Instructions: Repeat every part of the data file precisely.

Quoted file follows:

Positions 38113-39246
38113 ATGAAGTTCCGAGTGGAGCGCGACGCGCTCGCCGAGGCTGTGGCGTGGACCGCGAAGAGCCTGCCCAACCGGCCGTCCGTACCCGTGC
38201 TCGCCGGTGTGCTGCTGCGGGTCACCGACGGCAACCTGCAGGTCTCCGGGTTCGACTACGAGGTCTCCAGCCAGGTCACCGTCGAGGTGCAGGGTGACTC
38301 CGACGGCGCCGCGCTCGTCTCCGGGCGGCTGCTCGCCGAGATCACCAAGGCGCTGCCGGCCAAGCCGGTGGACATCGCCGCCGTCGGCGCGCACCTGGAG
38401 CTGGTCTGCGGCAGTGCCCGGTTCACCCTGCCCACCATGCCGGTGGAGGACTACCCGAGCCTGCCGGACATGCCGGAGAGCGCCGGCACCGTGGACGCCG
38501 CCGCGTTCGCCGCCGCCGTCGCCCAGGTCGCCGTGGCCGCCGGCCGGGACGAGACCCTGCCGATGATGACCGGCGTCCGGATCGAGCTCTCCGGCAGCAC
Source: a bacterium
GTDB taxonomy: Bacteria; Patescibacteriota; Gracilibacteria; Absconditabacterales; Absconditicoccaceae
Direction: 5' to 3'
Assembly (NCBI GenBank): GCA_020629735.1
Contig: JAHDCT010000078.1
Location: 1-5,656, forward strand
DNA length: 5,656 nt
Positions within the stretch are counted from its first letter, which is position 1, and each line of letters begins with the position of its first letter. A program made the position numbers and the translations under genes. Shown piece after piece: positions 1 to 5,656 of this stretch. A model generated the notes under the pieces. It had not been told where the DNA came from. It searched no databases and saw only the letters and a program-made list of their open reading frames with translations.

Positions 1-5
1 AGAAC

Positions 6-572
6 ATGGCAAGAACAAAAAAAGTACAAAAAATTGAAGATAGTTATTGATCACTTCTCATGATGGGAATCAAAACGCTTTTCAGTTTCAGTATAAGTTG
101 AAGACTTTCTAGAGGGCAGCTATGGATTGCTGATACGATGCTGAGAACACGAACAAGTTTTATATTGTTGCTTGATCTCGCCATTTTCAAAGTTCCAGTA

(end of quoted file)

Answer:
Positions 38113-39246
38113 ATGAAGTTCCGAGTGGAGCGCGACGCGCTCGCCGAGGCTGTGGCGTGGACCGCGAAGAGCCTGCCCAACCGGCCGTCCGTACCCGTGC
38201 TCGCCGGTGTGCTGCTGCGGGTCACCGACGGCAACCTGCAGGTCTCCGGGTTCGACTACGAGGTCTCCAGCCAGGTCACCGTCGAGGTGCAGGGTGACTC
38301 CGACGGCGCCGCGCTCGTCTCCGGGCGGCTGCTCGCCGAGATCACCAAGGCGCTGCCGGCCAAGCCGGTGGACATCGCCGCCGTCGGCGCGCACCTGGAG
38401 CTGGTCTGCGGCAGTGCCCGGTTCACCCTGCCCACCATGCCGGTGGAGGACTACCCGAGCCTGCCGGACATGCCGGAGAGCGCCGGCACCGTGGACGCCG
38501 CCGCGTTCGCCGCCGCCGTCGCCCAGGTCGCCGTGGCCGCCGGCCGGGACGAGACCCTGCCGATGATGACCGGCGTCCGGATCGAGCTCTCCGGCAGCAC
Source: a bacterium
GTDB taxonomy: Bacteria; Patescibacteriota; Gracilibacteria; Absconditabacterales; Absconditicoccaceae
Direction: 5' to 3'
Assembly (NCBI GenBank): GCA_020629735.1
Contig: JAHDCT010000078.1
Location: 1-5,656, forward strand
DNA length: 5,656 nt
Positions within the stretch are counted from its first letter, which is position 1, and each line of letters begins with the position of its first letter. A program made the position numbers and the translations under genes. Shown piece after piece: positions 1 to 5,656 of this stretch. A model generated the notes under the pieces. It had not been told where the DNA came from. It searched no databases and saw only the letters and a program-made list of their open reading frames with translations.

Positions 1-5
1 AGAAC

Positions 6-572
6 ATGGCAAGAACAAAAAAAGTACAAAAAATTGAAGATAGTTATTGATCACTTCTCATGATGGGAATCAAAACGCTTTTCAGTTTCAGTATAAGTTG
101 AAGACTTTCTAGAGGGCAGCTATGGATTGCTGATACGATGCTGAGAACACGAACAAGTTTTATATTGTTGCTTGATCTCGCCATTTTCAAAGTTCCAGTA